In my previous post about the EngageOne® Compose Interactive Editor, which you can find here, I told you a little bit what it is and why we did create it. Now I'm going to put some flesh on it and explain how does this solution works.
I will focus on integration with web-based applications, but if you want to use our editor with any other type of system, you will still find a lot of useful information here.
- Interactive Editor Application:
It is a standalone windows application, installed on the end user's machine. You can think about it as a WYSIWYG editor (what you see is what you get) that allows users to fill in all available template fields in a user-friendly way. It shares its code base with the ActiveX Interactive Editor component, which we also share with our customers. This way both of them contains the same functionalities.
- Template data source:
REST service that provides template files and other necessary resources. If you already did an integration with the ActiveX Interactive Editor control, you will not need to do anything to make it compatible with the new EngageOne® Compose Interactive Editor, as both applications share their code base.
- Integrated Application:
Service located on server side to provide an encrypted communication between EngageOne® Compose Interactive Editor and any integrated with it system. It is now built into the EngageOne® Compose Core bundle to simplify deployment, but has been designed as a self-contained module and can be separated as a standalone service in the future.
Looking at the graph above, you probably thought: "why didn't they implement a simple straight communication between the editor and a custom integrated application, omitting the relay service".
You were right, it would be much simpler but unfortunately, this is not possible due to SSL restrictions in web browsers and potential security problems.
The explanation for the inquisitive:
One of our requirements was to integrate a web browser-based application with our new editor. Such an application can potentially be secured by an SSL certificate. Some modern web browsers block any communication (HTTP, WebSockets, etc.) with services that do not provide SSL secure communication every time you open an SSL secured website.
In this way, the web browser protects its users against the leakage of confidential data from secure websites by communicating with unsecured third party services.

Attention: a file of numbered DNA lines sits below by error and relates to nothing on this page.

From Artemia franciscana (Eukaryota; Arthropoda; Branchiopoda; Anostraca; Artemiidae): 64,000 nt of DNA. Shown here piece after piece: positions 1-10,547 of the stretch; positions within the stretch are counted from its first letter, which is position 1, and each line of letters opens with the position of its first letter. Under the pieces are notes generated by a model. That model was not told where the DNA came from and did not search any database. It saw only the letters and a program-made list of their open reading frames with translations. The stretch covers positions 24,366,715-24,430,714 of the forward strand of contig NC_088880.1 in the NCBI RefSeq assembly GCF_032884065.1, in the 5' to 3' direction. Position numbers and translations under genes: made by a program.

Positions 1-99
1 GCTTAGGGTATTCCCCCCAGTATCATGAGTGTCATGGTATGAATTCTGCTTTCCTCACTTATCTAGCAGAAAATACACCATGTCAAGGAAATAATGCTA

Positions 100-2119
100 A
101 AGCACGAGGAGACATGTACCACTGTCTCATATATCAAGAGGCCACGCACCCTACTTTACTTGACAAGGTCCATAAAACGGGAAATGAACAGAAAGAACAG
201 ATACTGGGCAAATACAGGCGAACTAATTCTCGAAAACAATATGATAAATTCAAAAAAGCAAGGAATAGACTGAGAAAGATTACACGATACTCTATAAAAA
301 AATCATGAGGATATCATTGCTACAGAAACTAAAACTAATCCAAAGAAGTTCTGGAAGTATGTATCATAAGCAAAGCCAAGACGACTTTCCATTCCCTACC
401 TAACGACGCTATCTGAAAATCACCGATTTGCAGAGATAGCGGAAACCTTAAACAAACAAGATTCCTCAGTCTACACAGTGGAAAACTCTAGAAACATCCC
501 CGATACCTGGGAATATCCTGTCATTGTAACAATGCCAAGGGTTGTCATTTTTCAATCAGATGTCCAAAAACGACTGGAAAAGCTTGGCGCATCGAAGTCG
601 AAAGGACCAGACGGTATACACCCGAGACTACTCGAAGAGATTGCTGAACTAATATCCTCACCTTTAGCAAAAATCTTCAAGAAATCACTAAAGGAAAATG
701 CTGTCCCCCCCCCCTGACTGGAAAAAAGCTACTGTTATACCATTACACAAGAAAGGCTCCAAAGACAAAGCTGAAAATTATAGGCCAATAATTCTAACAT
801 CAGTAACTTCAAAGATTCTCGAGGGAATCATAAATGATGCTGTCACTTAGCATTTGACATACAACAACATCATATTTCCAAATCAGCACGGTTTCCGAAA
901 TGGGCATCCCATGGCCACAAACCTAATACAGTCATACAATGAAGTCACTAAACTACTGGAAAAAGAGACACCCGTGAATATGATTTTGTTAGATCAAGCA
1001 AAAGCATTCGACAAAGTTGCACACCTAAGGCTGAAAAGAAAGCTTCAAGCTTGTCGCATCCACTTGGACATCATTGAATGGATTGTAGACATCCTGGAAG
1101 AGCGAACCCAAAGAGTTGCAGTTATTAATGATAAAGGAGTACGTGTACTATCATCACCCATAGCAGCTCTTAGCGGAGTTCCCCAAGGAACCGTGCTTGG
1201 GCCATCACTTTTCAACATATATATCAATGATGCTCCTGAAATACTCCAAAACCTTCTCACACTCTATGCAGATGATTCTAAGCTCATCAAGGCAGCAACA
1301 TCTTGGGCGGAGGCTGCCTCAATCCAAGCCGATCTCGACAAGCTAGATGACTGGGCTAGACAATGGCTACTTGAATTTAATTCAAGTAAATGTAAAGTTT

Providing such communication between the editor and a web page is still possible, but it would require making the editor an SSL server and storing the SSL private key on the end user's computer. In terms of our security policy, we cannot do this because we do not treat the end user's machine as a safe environment. If someone could steal a private key to an SSL certificate from it, they could launch a Men In The Middle attack against such a machine.
By introducing the relay service we can provide a secure way of communication between the WYSIWG editor and any web browser, even when SSL protection is required. Please note that the relay service is located on the server-side, which is treated as a secure area, so we can make it an SSL server and install any SSL private key there if necessary.
So how does it really works?
When an application want's to use EngageOne® Compose Interactive Editor to fill in a template data, it has to:
- generate a unique communication identifier (it will be explained later),
- run the Editor and pass to it the above identifier.
To run a standalone Windows application from a web browser, we use the Custom Protocol Handler mechanism, which is built into the Windows operating system and available on all modern web browsers. In short, when our new editor is installed on the end user's computer, we also register a custom protocol called "pbiea" in the background and connect the editor's application to it. Whenever a web browser is redirected to a URL starting with "pbiea://...", it starts the application associated with the "pbiea" protocol and passes all parameters from the URL to it. This way we can run the editor app and pass to it the unique identifier.
Then both the editor and the application integrated with it (in our case the website) must connect to the relay service using the WebSocket protocol. Please note that these connections are like fish in the ocean of thousands of possible other connections processed by the relay service. We have to somehow inform the relay service that these two particular instances has to communicate to each other. This is what the unique identifier, generated in the first step and shared between the editor and the web page is being used for.
Now the relay service can mediate communication between the website and the editor, who can inform each other about the need to open a given template, about the fact that it has been completed or about the need to finish the editor, etc. This communication is stateful, which means that if you connect to a specific relay service server, you must continue sending messages to the same server instance. This is particularly important if you are using load balancing mechanisms on the EngageOne® Compose Server.
We did choose the WebSocket protocol over the HTTP, because it provides us an information whenever the connection is alive or has been broken. This way we can react on a situation when the web browser process has been terminated by the user or by some kind of its internal exception. For example, when the web browser has crashed, the relay service can detect this and inform the editing application that it should close because no one can consume its work.
Now that you understand how our system is built, we can go further and show you how to integrate your application with the EngageOne® Compose Interactive Editor. I will discuss the details of this process in my next article which you can find here.
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